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How do you decide which features to build?
This week's topic: Offering things to consider when deciding the roadmap for your product(s).
“We have a huge backlog with so many great ideas. Should we be swinging for the fences with these ideas? Or is there a better way to look at the work we could deliver?”
In the world of product development, there is a common misunderstanding that success only comes from disruptive, groundbreaking innovation. However, some real, impactful work can often lie in smaller, consistent improvements.
Knowing how your business operates and what are the “needle movers” across the board can pay great dividends when it comes to building a roadmap and backlog. Sometimes there are more layers than some people realize, and product people can quickly get caught up in trying to solve every problem instead of really focusing on what problems they should be solving.
Let's explore this in detail with three essential concepts to consider when deciding which features your teams should build.
1. Customer-First, Technology-Second Approach
When we look at some of the world's most innovative companies, like Amazon, it's clear that they put customers at the heart of their innovation strategy. Technology serves as a tool to enhance the customer experience, not the other way around. It's a powerful reminder that successful innovation often stems from understanding your users and focusing on their needs.
By building features that improve their experience, you can create a product customers crave and love using. Over time, a combination of deeply understanding customers and testing out evolving technology had the evolution of Amazon’s product set enable them to become a global leader - especially at a `massive scale such as with their AWS product.
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2. The Danger of Waiting for Perfection
In pursuit of the "perfect" innovative product, many fall into the trap of waiting too long, neglecting existing issues with their product. This delay can lead to a loss of users and, eventually, a decline in your product's performance. Aka, your customers/users grow to hate what you offer them and could start fleeing at the first chance they can.
It's crucial to remember that no product is perfect at launch. The key lies in observing, understanding, and making consistent improvements based on the feedback and needs of your users. I’m a big supporter of iterating on ideas and testing them to validate as long as you can tie the thread between these efforts and the bigger picture/goal. If you can do this, you can comfortably look towards releasing smaller bodies of work and tracking your progress toward the goal.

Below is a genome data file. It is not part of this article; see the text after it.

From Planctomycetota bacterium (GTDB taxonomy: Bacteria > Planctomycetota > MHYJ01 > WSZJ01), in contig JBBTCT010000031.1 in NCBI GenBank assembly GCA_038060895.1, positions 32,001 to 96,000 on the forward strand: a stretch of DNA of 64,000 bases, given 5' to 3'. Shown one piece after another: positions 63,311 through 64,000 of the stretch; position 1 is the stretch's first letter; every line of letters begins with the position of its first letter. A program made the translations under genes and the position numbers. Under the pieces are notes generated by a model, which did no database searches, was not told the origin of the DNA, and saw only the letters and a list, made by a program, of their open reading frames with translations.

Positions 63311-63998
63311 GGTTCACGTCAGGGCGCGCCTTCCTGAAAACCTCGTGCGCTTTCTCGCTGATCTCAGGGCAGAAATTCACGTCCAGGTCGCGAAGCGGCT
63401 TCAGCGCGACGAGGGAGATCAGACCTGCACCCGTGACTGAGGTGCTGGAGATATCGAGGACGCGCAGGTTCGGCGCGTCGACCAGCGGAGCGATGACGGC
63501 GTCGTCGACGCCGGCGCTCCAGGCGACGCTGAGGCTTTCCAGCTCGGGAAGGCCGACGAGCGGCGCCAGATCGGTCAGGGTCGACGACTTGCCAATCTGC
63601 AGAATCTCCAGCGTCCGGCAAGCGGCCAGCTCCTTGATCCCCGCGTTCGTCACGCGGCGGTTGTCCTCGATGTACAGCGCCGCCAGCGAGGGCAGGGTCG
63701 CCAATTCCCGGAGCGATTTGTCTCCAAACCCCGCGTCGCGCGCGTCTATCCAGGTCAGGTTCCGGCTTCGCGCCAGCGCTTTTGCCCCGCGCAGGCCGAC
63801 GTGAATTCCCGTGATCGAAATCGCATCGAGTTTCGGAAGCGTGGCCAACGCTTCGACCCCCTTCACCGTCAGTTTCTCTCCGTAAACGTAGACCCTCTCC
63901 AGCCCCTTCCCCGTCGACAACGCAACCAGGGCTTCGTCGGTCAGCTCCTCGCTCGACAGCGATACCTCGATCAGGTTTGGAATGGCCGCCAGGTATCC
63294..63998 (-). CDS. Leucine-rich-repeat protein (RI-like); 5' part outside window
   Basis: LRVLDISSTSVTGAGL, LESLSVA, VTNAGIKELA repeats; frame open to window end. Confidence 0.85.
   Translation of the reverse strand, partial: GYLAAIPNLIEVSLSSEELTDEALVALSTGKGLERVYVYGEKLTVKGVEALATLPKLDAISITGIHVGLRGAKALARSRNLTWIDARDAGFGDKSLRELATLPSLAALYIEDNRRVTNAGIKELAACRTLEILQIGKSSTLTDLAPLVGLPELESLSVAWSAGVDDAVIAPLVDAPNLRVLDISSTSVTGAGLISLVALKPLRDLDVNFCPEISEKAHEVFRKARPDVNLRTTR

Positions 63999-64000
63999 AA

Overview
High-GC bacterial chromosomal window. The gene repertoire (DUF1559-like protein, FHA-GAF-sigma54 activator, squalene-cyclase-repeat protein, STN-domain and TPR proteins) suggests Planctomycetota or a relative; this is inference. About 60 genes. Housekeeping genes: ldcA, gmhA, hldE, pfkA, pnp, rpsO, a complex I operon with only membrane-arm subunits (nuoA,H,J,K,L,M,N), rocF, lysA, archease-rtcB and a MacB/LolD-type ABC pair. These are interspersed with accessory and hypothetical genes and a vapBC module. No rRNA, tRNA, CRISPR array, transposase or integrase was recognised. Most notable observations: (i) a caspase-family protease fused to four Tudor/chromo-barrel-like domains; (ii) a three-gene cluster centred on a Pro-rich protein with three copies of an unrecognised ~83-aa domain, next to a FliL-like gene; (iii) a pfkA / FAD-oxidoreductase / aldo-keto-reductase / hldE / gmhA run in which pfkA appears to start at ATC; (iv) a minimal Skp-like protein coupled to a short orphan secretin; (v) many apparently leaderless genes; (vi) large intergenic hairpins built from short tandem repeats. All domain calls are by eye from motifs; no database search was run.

Eventually, once all work has been delivered, you’ll have a fully realized vision, and hopefully, it’s a winner.
3. The Compounding Effect of Good Changes
Putting all your eggs in one basket with a groundbreaking innovation can be risky, and a failure could have disastrous consequences. As we mentioned earlier, concentrating on smaller, incremental improvements can lead to substantial gains over time.
Every minor enhancement you make has the potential to enhance the user experience, increase consumer satisfaction, and stimulate growth. With each passing day, these adjustments accumulate, culminating in a strong and successful product without jeopardizing everything on a single disruptive concept.
If you haven’t researched much, the compounding effect is a magical concept where starting down a positive path and growing incrementally over time can have huge benefits. Here’s a link to my favorite book that covers this topic, “The Compound Effect: Jumpstart Your Income, Your Life, Your Success.” Check it out and learn how to use these concepts to improve anything from your backlog to your workout planning.
While disruptive innovation can be exciting and consistent, customer-focused improvements often significantly impact your product's success. Don't let the pursuit of the next "big thing" distract you from making the small, impactful changes that can drive your product forward.
Remember, a steady hand at the wheel, guided by user feedback and focused on incremental improvements, can lead to growth and success without waiting for the elusive game-changing idea.
Have an interesting story about your approach to deciding what to build? Leave a comment and tell us about it.
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